f you think over-the-top, in-your-face, 30s-style pulp fiction is
dead and buried, you only need read Josh Bazell's Beat the Reaper to
prove yourself wrong. It's got it all--mysteriously-murdered
holocaust survivors, war criminals at-large, mobsters throwing
victims into the shark tank at the Coney Island aquarium, white slave
traders with torture chambers, cars disintegrating from a barrage of
automatic weapon fire.
The novel grabs you by the throat from the first page and doesn't let
up. It's opening scene is like something out of a Parker novel and in
fact the main character Pietro Brwna is a lot like Westlake's Parker.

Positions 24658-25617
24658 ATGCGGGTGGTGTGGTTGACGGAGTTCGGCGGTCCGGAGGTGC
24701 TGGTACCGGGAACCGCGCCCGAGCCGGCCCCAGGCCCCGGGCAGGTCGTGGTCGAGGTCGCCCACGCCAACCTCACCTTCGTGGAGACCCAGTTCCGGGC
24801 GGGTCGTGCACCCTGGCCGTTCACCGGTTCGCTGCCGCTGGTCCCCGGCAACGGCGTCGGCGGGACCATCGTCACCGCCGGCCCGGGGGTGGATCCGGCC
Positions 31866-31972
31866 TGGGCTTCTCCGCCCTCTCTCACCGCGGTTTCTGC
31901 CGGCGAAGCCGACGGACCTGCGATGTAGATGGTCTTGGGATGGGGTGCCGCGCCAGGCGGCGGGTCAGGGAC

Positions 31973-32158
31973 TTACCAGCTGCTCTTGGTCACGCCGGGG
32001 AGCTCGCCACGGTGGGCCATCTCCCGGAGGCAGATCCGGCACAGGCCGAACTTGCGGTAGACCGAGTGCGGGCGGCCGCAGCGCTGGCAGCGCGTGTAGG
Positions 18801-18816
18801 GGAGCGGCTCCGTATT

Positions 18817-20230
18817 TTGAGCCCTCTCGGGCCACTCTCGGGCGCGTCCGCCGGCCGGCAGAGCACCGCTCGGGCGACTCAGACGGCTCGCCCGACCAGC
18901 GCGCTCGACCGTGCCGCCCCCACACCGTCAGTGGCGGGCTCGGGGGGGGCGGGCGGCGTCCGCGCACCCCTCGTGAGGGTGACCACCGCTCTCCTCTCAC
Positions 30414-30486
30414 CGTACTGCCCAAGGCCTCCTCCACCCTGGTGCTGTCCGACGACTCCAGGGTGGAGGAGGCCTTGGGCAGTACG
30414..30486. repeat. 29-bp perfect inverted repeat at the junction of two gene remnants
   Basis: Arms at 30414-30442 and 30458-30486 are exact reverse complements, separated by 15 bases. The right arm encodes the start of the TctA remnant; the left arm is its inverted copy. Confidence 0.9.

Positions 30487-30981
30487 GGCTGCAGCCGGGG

Imagine Parker as freelance hitman for the mob who goes into the
witness protection program and becomes a doctor.
It opens: "So I'm on my way to work and I stop to watch a pigeon
fight a rat in the snow, and some fuckhead tries to mug me! Naturally
there's a gun. He comes up behind me and sticks it into the base of
my skull and it actually feels sort of good in an acupressure kind of
way. 'Take it easy, Doc,' he says."
Four pages later, after dispatching the mugger, he's having sex on a
hospital elevator with a cute blonde drug rep.
I can understand why the publishers pushed this one--point of sale
displays, alternately-colored covers (for the paperback), a 30 second
video and so on. They think they have the new Westlake. Although the
humor reminds me of Westlake at times, Bazell goes a little over the
top, which is why this one gets four stars instead of five.
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